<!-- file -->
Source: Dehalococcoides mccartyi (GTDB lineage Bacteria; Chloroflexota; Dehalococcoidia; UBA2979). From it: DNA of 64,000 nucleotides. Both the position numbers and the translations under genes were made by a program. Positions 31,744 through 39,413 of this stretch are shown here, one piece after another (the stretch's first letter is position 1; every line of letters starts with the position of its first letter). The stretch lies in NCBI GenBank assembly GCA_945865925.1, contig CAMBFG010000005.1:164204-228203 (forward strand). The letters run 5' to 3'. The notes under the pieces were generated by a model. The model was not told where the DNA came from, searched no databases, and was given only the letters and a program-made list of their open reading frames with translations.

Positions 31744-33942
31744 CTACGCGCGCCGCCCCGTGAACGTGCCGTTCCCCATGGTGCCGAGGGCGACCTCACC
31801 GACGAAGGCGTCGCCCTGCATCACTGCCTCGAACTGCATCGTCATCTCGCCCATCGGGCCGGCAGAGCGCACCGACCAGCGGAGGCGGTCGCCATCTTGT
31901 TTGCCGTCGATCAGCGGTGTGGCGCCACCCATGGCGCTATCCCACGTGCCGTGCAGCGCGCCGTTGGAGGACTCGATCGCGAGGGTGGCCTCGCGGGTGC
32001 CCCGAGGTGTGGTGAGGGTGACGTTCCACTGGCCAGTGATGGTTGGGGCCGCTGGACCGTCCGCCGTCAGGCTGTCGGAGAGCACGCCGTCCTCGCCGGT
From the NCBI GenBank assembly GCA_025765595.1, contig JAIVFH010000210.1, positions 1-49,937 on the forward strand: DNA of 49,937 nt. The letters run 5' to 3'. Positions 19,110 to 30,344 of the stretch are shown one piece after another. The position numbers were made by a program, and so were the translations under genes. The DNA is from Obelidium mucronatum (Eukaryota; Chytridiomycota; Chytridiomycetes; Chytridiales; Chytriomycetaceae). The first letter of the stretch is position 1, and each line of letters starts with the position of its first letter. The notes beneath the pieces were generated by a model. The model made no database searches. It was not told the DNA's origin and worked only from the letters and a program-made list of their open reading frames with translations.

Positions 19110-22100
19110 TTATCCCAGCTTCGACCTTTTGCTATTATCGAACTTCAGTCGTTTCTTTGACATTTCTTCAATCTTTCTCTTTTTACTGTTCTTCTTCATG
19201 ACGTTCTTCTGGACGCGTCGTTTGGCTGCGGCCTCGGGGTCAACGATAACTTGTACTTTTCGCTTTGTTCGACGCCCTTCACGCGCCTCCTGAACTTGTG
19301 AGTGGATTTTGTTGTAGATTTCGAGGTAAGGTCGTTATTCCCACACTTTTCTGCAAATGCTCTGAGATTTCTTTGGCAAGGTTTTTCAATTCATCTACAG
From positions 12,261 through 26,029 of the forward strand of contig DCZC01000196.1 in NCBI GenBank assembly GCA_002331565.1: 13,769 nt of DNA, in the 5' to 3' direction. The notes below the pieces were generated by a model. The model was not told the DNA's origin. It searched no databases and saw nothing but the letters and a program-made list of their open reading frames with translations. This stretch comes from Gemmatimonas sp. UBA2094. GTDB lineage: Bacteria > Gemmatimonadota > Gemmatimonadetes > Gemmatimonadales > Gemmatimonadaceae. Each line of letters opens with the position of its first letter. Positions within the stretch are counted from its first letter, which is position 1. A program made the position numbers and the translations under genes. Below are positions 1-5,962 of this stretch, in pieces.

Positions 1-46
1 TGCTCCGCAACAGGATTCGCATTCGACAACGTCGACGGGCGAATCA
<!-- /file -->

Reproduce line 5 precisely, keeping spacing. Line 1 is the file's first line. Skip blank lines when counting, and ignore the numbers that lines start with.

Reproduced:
31901 TTGCCGTCGATCAGCGGTGTGGCGCCACCCATGGCGCTATCCCACGTGCCGTGCAGCGCGCCGTTGGAGGACTCGATCGCGAGGGTGGCCTCGCGGGTGC